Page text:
This week, meet Kyle McEntee, founder of Law School Transparency, and learn about his work, his thoughts on law school admissions, and the importance of transparency.
The origins of Law School Transparency (1:40)
While choosing a law school, McEntee had the usual info about rankings, etc. At a weekend for admitted students at Vanderbilt (where he ultimately earned his JD), the school shared much richer info about where recent grads were employed—and he wondered why more schools don’t share similar info.
What kind of transparency are we talking about, and why is it important? (3:20)
Schools often didn’t disclose employment info, or boosted numbers by counting non-legal jobs. Fuller information helps students make more educated choices.
Improvement thanks to Law School Transparency (5:00)
Improved disclosure: after the LST white paper in 2010, the ABA adopted new rules and schools now publish more info about bar passage rates, employment, etc. Now, about 60% of schools report fairly detailed information. McEntee would like to see 100% reporting.
State of Legal Education 2015 Report (7:00)
The goal is to make legal education more transparent and fair. One major focus is bar passage information- a natural extension of the focus on employment information.
Recent stats show that schools are admitting people with lower LSATs and GPAs- does this translate to lower bar passage rates, and how much of a problem is it? (8:00)
Lower admission stats do predict lower bar passage rates—and bar passage rates have gone down.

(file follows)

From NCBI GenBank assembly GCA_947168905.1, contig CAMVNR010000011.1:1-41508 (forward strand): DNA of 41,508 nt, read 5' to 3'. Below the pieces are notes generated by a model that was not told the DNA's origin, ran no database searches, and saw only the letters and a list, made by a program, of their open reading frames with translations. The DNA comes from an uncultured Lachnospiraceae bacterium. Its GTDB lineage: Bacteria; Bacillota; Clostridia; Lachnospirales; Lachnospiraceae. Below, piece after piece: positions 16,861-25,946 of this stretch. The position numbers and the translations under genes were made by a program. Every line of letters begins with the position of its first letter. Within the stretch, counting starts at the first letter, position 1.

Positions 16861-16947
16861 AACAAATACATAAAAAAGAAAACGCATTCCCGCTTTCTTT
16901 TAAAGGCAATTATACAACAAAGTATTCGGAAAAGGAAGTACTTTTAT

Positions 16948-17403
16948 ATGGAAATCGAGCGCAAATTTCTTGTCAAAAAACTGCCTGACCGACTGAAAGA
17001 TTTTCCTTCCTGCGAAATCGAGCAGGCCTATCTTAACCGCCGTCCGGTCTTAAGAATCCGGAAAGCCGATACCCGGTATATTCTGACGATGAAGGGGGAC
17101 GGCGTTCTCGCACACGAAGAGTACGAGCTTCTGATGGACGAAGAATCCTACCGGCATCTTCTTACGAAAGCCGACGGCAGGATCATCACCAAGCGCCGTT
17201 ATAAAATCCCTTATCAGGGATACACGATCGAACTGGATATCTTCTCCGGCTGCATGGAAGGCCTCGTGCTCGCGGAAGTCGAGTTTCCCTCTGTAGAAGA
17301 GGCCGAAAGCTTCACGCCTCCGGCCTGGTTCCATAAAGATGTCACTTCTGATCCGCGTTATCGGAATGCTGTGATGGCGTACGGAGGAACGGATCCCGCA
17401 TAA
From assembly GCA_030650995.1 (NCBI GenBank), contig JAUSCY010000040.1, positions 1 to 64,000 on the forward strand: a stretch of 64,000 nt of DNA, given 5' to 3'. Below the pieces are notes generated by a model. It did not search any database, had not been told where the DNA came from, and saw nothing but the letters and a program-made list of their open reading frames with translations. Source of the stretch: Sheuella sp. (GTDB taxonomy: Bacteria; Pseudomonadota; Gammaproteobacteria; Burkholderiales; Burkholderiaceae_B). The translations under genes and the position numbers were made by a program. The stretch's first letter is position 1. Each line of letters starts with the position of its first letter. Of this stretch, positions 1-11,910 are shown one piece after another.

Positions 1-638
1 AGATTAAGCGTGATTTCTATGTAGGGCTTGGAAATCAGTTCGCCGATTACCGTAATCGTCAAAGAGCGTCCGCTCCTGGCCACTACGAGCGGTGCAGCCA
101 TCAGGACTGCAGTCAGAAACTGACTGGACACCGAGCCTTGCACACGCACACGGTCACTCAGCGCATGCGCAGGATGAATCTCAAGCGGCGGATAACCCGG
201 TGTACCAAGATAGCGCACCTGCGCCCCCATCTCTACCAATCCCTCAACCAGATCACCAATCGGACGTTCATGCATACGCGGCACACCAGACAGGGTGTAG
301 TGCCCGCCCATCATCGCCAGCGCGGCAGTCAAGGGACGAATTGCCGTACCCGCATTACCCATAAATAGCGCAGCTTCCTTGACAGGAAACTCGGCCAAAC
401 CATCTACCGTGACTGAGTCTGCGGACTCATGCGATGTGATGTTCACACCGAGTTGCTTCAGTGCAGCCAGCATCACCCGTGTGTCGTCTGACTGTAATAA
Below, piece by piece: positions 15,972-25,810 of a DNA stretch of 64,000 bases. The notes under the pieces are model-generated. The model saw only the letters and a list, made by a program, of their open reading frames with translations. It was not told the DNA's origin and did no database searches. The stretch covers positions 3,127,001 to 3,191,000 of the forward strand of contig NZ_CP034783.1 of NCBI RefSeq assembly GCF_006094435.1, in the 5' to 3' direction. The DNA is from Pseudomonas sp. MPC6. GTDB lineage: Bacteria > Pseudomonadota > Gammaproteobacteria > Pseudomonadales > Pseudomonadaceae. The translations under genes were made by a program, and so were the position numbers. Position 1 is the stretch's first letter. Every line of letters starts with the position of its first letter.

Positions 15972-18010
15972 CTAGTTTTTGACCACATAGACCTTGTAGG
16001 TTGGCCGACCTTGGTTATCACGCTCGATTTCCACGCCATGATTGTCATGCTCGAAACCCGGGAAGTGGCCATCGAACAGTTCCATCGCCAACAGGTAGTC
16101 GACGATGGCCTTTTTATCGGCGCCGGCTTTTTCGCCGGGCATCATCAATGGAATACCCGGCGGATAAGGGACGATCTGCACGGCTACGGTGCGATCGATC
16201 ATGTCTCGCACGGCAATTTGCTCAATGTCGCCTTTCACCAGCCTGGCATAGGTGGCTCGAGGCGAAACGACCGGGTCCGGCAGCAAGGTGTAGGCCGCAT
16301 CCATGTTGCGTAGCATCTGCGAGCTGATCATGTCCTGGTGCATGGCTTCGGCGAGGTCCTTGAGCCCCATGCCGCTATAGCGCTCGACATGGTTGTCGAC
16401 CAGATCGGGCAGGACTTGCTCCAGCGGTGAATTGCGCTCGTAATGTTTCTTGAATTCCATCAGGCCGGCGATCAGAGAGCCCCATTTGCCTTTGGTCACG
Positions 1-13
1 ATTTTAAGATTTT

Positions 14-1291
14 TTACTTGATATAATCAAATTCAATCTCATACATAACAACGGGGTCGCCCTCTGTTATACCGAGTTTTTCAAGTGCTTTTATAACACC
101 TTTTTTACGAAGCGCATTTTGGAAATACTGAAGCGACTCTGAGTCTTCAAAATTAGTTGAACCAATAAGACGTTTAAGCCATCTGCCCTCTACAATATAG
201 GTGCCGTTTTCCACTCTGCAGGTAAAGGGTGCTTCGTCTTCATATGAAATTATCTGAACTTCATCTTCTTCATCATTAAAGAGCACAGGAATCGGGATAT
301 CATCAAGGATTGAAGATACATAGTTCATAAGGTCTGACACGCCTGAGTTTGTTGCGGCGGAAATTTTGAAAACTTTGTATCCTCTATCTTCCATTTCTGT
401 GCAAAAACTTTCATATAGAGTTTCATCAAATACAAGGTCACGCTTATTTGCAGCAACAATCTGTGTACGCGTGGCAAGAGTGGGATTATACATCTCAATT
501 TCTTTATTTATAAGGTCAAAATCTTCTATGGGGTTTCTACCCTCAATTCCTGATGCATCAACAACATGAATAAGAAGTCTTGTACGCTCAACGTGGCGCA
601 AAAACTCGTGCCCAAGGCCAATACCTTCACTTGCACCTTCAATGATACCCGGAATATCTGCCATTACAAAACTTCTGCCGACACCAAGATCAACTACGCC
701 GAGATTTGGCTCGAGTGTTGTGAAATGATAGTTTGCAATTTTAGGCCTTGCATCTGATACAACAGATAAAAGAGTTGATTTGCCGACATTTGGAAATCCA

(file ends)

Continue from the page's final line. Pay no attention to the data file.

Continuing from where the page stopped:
Balancing LSAT scores and bar passage rates with diversity/expanding access? (12:55)
This is about balancing opportunity with consumer protection—a question is whether law schools are taking advantage of people who can’t succeed. It doesn’t help anyone if we set them up to fail.
Should someone with a bad LSAT think twice? (14:50)
It’s tough to generalize, especially since different states’ bars are so different. But students should think carefully about their ability to pass the bar.
What does Law School Transparency provide? (18:00)
The site provides data by school (gpa, cost, trends, employment, etc). The info comes from the schools, the ABA, etc.
Considering costs, knowing what you’re getting into, going for the right reasons (21:25)
Applicants should really understand what law school will cost— do your due diligence as a borrower. LST provides financial info (including future loan payment estimates, cost of living, etc).
Advice for people considering law school (28:56)
Know what you’re getting into: not just stats, but whether your skills and interests are a good match for the profession, including the business side of law practice. Understand how the profession is changing.
LST provides information for applicants, including academic and financial info.
If you don’t know what you want out of your degree, it might not be time to go to law school.
Follow Law School Transparency (35:00)
• Law School Transparency
• LST Radio: I Am The Law, podcast that profiles legal professionals in different roles
• On Twitter: @LSTupdates
• Desperate Law Schools Are Admitting Way Too Many Poorly Qualified Students from Slate.
• Bar Exam Scores Drop to Their Lowest Point in Decades
• Law School Applicants: Things to Think About When You Apply
• At the Nexus of Business & Law: Wharton JD/MBA
• Venture For America: Champion Of U.S. Entrepreneurship
• Business, Law and Beyond: An Interview with John Engelman